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For someone who rides the roof of a train, see atapper.
A German roofer installing a reed roof (he is wearing the traditional vest and trousers of a crafts person)
Roofers laying a tiled roof in Denver, Colorado

A roofer or roof mechanic is a construction worker who specializes in roof construction. Roofers concentrate on the application of materials that waterproof and/or weatherproof buildings, designed material—as a substrate for the roofing materials to be installed on, the rafters, beams, and trusses are the frame or skeleton for the roof to be built upon. Roofers must be able to work, have good motor skills and possess general carpentry skills.

Throughout the world[edit]

In Australia this type of carpenter is called a roof carpenter and the term roofer refers to someone who installs the roof cladding (tiles, tin, etc.)..[citation needed]

In the United States and Canada, they're often referred to as Roofing Contractors.[1] The most common roofing material in the USA is asphalt shingles.[2] In the past, 3-tab shingles were used; nowadays, "architectural" or "dimensional" shingles are becoming very popular.[3]

Depending on the region, other commonly applied roofing materials installed by roofers include concrete tiles, clay tiles, natural or synthetic slate, single-ply (Primarily EPDM or Rubber, PVC, or TPO), rubber shingles (made from recycled tires), glass, metal panels or shingles, wood shakes or shingles, liquid-applied, hot asphalt/rubber, foam, thatch, solar tiles, and specialty roofs like Duro-Last. "Living roof" systems, or rooftop landscapes, have become increasingly common in recent years in both residential and commercial applications.[4][5]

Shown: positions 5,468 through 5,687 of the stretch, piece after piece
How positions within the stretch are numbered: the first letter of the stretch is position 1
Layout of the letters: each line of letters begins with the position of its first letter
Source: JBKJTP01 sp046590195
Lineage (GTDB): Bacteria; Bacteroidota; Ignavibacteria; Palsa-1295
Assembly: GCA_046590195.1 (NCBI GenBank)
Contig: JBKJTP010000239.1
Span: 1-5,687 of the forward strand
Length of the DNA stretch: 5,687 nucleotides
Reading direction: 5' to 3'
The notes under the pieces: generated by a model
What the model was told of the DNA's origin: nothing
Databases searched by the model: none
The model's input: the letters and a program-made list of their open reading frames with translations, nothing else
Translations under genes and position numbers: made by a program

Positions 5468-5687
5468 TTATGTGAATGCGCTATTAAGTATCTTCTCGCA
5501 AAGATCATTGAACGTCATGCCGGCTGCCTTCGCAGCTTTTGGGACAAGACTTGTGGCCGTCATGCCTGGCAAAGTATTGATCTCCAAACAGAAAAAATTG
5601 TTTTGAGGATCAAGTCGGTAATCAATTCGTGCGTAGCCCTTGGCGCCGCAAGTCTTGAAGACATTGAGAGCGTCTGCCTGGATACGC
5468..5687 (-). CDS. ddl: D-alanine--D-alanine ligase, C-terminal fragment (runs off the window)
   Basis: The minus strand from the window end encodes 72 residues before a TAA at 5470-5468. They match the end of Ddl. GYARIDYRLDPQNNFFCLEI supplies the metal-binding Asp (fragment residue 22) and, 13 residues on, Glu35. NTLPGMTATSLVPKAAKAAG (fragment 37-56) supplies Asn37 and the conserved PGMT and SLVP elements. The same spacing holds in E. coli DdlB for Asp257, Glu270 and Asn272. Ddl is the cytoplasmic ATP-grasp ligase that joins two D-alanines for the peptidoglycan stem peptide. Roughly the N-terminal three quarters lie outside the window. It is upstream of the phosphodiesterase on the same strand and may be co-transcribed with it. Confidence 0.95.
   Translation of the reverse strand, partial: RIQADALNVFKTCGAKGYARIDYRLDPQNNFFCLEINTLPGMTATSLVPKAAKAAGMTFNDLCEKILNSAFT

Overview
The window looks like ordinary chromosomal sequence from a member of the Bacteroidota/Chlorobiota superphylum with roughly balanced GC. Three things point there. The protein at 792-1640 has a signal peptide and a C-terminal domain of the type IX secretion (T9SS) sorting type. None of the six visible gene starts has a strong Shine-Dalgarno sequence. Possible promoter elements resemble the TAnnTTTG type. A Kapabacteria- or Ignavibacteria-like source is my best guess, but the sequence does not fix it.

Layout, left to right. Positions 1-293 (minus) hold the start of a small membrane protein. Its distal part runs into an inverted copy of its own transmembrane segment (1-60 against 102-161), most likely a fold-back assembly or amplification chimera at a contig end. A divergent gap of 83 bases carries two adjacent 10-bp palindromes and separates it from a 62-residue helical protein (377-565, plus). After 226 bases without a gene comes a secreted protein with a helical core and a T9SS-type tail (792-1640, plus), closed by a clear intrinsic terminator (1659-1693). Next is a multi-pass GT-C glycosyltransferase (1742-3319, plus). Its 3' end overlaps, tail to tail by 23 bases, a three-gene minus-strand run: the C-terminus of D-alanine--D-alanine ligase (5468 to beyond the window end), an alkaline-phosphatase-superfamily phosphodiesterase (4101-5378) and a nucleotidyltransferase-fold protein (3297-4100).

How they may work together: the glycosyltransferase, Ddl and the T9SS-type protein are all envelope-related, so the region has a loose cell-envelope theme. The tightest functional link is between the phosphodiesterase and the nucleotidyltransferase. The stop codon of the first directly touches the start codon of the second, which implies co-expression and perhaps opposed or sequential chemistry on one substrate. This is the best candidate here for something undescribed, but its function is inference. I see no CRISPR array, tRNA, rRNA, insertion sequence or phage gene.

In the United States, regulation of the roofing trade is left up to individual states. In California, for example, the California Contractors State License Board licenses and monitors roofing contractors.[6] Unlicensed contracting of projects worth over a set threshold may result in stiff fines or even time in prison.[7]

The United Kingdom has no legislation in place that requires a roofer to have a license to trade, although some do belong to recognized trade organizations.[citation needed]

Types of roofers[edit]

Roofers using fall arrest equipment

There are 4 main types of roofers: shinglers, who primarily install shingles, shakes, tiles, and other nail-on products on roofs with 5:12 pitches or above; metal roofers, who focus on metal panels; single-ply or "flat" roofers, who focus on roofs such as single-ply or foam roofs; and "hot" roofers, who work using tar-based products. It is not uncommon, however, for companies to have their roofers to multiple styles of roofing, and certain manufactures will only allow specifically selected installers, thus making these 4 types limiting.[8]

According to the type of roofing they install on top of buildings, roofers can be further divided into two large categories: commercial and residential roofers. The individuals comprising both groups are required to have a certain set of unique skills to complete the job. Commercial roofers cover large commercial or industrial buildings, while residential roofers install roofing on top of houses on private properties. Commercial roofers usually work in teams of professionals, and the work often requires the use of heavy equipment, thus exposing them to more workplace hazards, whereas residential roofing are usually completed by several individuals. Also, the area of commercial roofing systems is fairly larger than the residential roofing. Generally speaking, commercial roof repairs require much more time than the repairs on residential roofs, because they tend to be flat or slightly sloped, which requires more careful maintenance[9]

See also[edit]